In light of his previous skepticism of the Dual Sovereign Doctrine, Justice Thomas’ decision to write separately in a concurring opinion was unanticipated. In what was Justice Thomas’ most forceful articulation of his opinion on stare decisis, he voiced his willingness to overhaul precedent, while qualifying his contradictory choice to side with the majority in declining to overturn the Dual Sovereign Doctrine. On the other hand, Justice Ginsburg remained faithful to her Sanchez Valle concurrence in criticizing the majority for its interpretation of the Fifth Amendment and its unwillingness to break away from precedent.
But what was perhaps most unexpected about this case was Justice Gorsuch’s willingness to defect from the other conservative Justices to write separately in a vibrant dissent. Surprisingly, Justice Gorsuch hinged his deprecation for the Dual Sovereignty Doctrine on originalism, arguing the Framers “sought not to multiply governmental power but to limit it.” But even the unlikely duo of Justice Ginsburg and Justice Gorsuch was not enough to sway the other Justices in favor of abandoning the Doctrine.
Even so, there is some debate as to whether the Supreme Court’s ruling would have had a significant impact had the other Justices been swayed to rule in the reverse. For one, dual prosecutions are uncommon. The Department of Justice’s Petite Policy prevents federal prosecutors from pursuing subsequent prosecutions unless they have sought authorization from a policy waiver. Additionally, the Blockburger test for double jeopardy is easily penetrable, and it would not be difficult for federal or state legislators and prosecutors to maneuver the test in a way that would remove subsequent prosecutions from the bar of double jeopardy. Ultimately, there is no way to know what impact, if any, an alternative disposition would have had. The only thing we can know for certain is that the Dual Sovereign Doctrine remains unchanged.
 Brief of Petitioner-Appellant at 1-2, Gamble v. United States, __ U.S. __ (2019).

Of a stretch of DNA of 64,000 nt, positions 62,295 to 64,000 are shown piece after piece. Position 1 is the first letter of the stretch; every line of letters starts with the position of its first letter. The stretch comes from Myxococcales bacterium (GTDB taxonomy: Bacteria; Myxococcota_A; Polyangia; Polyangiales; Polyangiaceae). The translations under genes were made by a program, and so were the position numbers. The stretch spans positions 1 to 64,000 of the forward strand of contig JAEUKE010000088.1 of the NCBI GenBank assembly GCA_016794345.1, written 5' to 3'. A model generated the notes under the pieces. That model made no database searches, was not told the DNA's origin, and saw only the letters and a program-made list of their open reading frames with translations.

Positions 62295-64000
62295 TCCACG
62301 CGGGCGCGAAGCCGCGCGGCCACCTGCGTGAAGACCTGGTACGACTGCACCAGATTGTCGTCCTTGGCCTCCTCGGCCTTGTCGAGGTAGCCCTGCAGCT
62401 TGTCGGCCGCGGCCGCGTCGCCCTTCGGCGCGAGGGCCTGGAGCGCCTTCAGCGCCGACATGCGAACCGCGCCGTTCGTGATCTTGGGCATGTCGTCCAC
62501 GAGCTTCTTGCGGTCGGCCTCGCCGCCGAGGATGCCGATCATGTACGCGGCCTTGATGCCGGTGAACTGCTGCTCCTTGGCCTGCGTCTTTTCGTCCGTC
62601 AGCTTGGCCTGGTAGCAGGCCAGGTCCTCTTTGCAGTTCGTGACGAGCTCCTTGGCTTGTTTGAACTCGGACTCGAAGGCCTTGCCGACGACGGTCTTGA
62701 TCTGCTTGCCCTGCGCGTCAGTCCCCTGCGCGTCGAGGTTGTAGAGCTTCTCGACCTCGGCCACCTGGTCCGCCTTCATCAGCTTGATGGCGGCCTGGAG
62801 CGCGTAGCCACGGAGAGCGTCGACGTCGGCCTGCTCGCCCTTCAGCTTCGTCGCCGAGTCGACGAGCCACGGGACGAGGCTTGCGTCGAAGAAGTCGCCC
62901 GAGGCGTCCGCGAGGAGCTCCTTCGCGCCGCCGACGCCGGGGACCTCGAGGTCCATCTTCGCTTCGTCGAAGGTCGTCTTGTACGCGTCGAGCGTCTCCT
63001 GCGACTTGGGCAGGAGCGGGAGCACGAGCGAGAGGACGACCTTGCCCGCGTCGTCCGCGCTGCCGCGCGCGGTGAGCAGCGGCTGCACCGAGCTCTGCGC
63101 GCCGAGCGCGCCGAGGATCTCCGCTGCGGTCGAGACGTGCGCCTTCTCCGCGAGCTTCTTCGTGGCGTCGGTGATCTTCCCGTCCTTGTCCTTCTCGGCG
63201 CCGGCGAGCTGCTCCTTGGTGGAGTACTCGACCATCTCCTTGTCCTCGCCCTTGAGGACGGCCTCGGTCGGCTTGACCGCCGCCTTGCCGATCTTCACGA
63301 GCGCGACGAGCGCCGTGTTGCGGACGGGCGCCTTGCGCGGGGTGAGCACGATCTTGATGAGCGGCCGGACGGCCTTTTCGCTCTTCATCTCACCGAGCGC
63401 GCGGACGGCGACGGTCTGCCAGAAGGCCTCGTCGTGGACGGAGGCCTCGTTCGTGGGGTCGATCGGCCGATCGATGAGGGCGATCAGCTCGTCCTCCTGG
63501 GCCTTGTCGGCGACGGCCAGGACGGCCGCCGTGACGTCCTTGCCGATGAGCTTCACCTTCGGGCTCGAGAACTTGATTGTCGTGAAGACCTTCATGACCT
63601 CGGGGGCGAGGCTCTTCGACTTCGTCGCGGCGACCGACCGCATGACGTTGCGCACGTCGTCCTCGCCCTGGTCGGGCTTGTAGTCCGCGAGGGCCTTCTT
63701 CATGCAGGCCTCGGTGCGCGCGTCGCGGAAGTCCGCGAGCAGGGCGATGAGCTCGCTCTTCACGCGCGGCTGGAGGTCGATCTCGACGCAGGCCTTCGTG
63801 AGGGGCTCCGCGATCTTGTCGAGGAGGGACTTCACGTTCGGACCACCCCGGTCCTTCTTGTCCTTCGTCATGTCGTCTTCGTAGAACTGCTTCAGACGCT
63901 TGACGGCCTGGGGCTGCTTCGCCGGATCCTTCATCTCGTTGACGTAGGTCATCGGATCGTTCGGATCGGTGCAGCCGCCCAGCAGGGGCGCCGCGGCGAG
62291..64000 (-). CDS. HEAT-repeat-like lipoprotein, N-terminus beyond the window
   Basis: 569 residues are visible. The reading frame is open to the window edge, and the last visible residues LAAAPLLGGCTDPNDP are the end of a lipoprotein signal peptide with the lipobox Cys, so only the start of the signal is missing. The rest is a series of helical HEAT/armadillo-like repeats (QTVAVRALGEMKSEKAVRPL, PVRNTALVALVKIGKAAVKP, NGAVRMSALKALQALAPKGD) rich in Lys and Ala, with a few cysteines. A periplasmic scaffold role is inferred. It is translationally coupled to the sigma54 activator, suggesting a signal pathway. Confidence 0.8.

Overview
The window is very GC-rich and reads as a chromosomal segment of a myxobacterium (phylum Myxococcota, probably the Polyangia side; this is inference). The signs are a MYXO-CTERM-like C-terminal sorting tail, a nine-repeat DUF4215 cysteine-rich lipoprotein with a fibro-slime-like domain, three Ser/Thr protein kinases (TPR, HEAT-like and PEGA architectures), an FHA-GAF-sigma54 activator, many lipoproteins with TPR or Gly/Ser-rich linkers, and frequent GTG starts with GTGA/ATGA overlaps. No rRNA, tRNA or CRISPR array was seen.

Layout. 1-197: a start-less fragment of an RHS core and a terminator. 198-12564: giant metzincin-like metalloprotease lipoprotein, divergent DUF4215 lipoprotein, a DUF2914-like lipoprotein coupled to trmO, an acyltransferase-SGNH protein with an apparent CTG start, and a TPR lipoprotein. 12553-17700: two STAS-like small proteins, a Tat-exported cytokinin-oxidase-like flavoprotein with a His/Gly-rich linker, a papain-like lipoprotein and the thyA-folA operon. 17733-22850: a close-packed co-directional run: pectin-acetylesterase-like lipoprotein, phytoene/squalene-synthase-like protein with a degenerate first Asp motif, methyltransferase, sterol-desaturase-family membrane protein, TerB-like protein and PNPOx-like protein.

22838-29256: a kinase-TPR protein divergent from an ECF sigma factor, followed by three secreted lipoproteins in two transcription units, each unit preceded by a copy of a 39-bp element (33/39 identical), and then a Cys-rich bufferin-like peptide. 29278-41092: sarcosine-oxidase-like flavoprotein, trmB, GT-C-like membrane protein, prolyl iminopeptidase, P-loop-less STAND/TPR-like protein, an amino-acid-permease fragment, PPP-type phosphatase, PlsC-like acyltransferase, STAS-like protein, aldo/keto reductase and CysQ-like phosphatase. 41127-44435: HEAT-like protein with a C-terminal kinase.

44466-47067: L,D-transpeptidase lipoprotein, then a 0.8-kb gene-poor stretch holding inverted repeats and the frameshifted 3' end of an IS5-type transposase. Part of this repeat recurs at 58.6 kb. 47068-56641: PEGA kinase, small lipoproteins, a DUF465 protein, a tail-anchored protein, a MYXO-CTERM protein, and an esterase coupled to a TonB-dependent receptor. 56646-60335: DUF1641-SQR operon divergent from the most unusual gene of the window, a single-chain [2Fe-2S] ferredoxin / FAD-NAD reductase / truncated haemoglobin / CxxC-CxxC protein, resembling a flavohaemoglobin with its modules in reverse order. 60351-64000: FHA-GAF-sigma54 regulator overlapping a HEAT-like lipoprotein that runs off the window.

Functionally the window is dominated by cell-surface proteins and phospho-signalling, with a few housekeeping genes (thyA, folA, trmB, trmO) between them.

Id. at 2.
 Id. at 2.
 Id. at 2.
 United States v. Gamble, S.D. Ala. No. 16-00090-KD-B, 2016 U.S. Dist. LEXIS 80201, *1 (June 21, 2016).
 Id. at *5.
 United States v. Gamble, 694 Fed. Apx. 750, 750 (11th Cir. 2017).
 Id. at 751.
 United States v. Gamble, 694 Fed. Apx. 750, 750 (11th Cir. 2017), cert granted, 86 U.S.L.W. 3650 (U.S. June 28, 2018) (No. 17-646).
 Commonwealth of Puerto Rico v. Sanchez-Valle, __ U.S. __, 136 S. Ct. 1863, 1877, 195 L. Ed. 2d 179 (2016) (Ginsburg, J., concurring).
 See U.S. News, Supreme Court Takes up Closely Watched Double Jeopardy Case, (Dec. 5, 2018) https://www.usnews.com/news/politics/articles/2018-12-05/supreme-court-takes-up-closely-watched-double-jeopardy-case (accessed June 21, 2019).
 See id.
 Constitutional Accountability Center, Supreme Court to consider case that could affect potential Manafort prosecutions, https://www.theusconstitution.org/news/supreme-court-to-consider-case-that-could-affect-potential-manafort-prosecutions/ (accessed June 21, 2019).
 Gamble v. United States, __ U.S. __, __ (2019).
 Id. at __.
 See Transcript of Oral Argument at 18, Brown v. Entertainment Merchants Ass’n., 564 U.S. 786 (2019) (No. 08-1448).
 Id. at __.
 Gamble, __ U.S. at __.
 Id. at __.
 Id. at __.
 The United States Department of Justice, Dual Prosecution (Petite Policy) https://www.justice.gov/usam/file/872941/download (accessed June 21, 2019).
 See Blockburger v. United States, 284 U.S. 299, 52 S. Ct. 180, 76 L. Ed. 306 (1932); See also Gamble, __ U.S. at __ (Ginsburg, J., dissenting).